Darrell E. Groman, O.D. |
204 Hilty Drive P.O. Box 209 Pandora,
Public Service Site: www.vosh.org
for More than 20/20 - Exams
for Children - Exams
Testing for More than
means that the person can clearly see a certain letter on the
standard eye chart (equivalent to what a person with normal vision
should be able to see at 20 feet). There's so much more to
healthy vision than 20/20!
Our comprehensive vision exam goes
beyond 20/20 to evaluate many important visual skills, such
- Visual Acuity at Near
Is vision clear and single at
close distances? Clear sight at short distances is critical to
reading, writing, close work, computer use, etc.
- Eye Teaming Skills
Do the two eyes aim, move, and
work as a coordinated team? Weaknesses in binocular (two-eyed)
vision and eye teaming skills can cause numerous difficulties,
insufficiency and poor depth perception.
- Eye Focusing Skills
Do the eyes maintain clear
vision at varying distances? Rapid, automatic eye focus adjustment
is critical to learning, reading, writing, sports, etc.
Deficiencies can cause visual fatigue, reduced reading
comprehension, and/or avoidance of close work or other activities.
- Eye Movement Skills
Do eye movements show adequate
muscle control, tracking,
fixation, etc.? In the classroom, normal eye movements allow rapid
and accurate shifting of the eyes along a line of print or from
book to desk to board, etc. In sports, efficient eye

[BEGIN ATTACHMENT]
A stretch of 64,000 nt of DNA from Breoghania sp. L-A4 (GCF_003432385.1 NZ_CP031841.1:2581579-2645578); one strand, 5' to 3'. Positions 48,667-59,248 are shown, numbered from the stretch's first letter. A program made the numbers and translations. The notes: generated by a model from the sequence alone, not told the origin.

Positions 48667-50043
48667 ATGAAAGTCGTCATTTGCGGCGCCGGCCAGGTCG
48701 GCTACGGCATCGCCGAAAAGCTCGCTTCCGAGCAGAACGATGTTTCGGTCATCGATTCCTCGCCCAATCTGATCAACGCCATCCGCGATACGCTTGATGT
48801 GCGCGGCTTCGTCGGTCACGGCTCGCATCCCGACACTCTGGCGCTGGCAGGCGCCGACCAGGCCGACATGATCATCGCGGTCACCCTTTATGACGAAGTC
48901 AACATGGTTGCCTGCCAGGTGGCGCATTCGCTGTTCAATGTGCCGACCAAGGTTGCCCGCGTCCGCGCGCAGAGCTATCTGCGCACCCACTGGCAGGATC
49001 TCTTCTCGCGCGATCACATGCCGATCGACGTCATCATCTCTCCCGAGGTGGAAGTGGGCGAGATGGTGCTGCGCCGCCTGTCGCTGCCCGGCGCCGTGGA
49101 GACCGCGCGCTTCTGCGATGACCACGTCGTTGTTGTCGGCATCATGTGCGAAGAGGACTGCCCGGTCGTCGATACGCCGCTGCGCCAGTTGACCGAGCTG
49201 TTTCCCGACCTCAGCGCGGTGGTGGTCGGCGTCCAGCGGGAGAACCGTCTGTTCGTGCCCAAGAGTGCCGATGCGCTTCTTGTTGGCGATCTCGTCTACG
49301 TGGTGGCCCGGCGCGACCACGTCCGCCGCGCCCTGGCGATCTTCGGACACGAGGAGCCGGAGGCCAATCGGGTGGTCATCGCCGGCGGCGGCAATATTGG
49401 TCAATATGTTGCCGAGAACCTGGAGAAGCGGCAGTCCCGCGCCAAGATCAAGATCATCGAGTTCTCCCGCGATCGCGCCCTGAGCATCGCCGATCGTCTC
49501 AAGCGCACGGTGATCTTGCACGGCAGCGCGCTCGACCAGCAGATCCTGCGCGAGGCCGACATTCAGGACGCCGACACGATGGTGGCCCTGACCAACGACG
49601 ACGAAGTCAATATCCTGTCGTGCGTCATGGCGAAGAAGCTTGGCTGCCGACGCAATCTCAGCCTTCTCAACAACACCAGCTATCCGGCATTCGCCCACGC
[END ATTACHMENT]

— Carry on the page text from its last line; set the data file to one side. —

movements contribute to eye-hand coordination, visual reaction
time, and accurate tracking.
- Reversal Frequency
Is confusion or reversal of
letters or words (b, d; p, q; saw, was; etc.) within the normal
ranges for a given age? Past the age of seven, frequent
visual and written reversals might indicate a visual perceptual
Above are just a few of the many
visual skills evaluated during our comprehensive vision
exam. In addition, the health of your eyes, inside and out, is
carefully evaluated for such problems as cataracts, glaucoma,
hypertension, diabetes, etc.
Vision Exams for
American Optometric Association recommends that pre-school children
receive a complete vision exam at the ages of six months, three
years and five years. It is particularly important that a
child have a complete evaluation in the summer prior to entry into
Kindergarten. While in school, yearly evaluations are
Exams for Adults
The American Optometric
Association recommends a yearly eye exam for adults -- not only to
detect and to diagnose vision changes or problems -- but, also to
maintain eye health. For example, glaucoma, a disease caused
by increased pressure in the eye, commonly goes unnoticed by
adults. Regular vision examinations are also important for the
prevention of vision problems created or aggravated by today's
academic and professional demands.
21st century lifestyles demand more from our vision than ever
before. Adults in our technological society constantly use
their near vision at work and at home. Environmental stresses
on the visual system (including excessive computer use or close
work) can sometimes induce headaches and/or visual difficulties
which can be effectively treated with corrective lenses and/or Vision
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more to healthy vision than 20/20 eyesight!
Learn more about symptoms
of visual problems which
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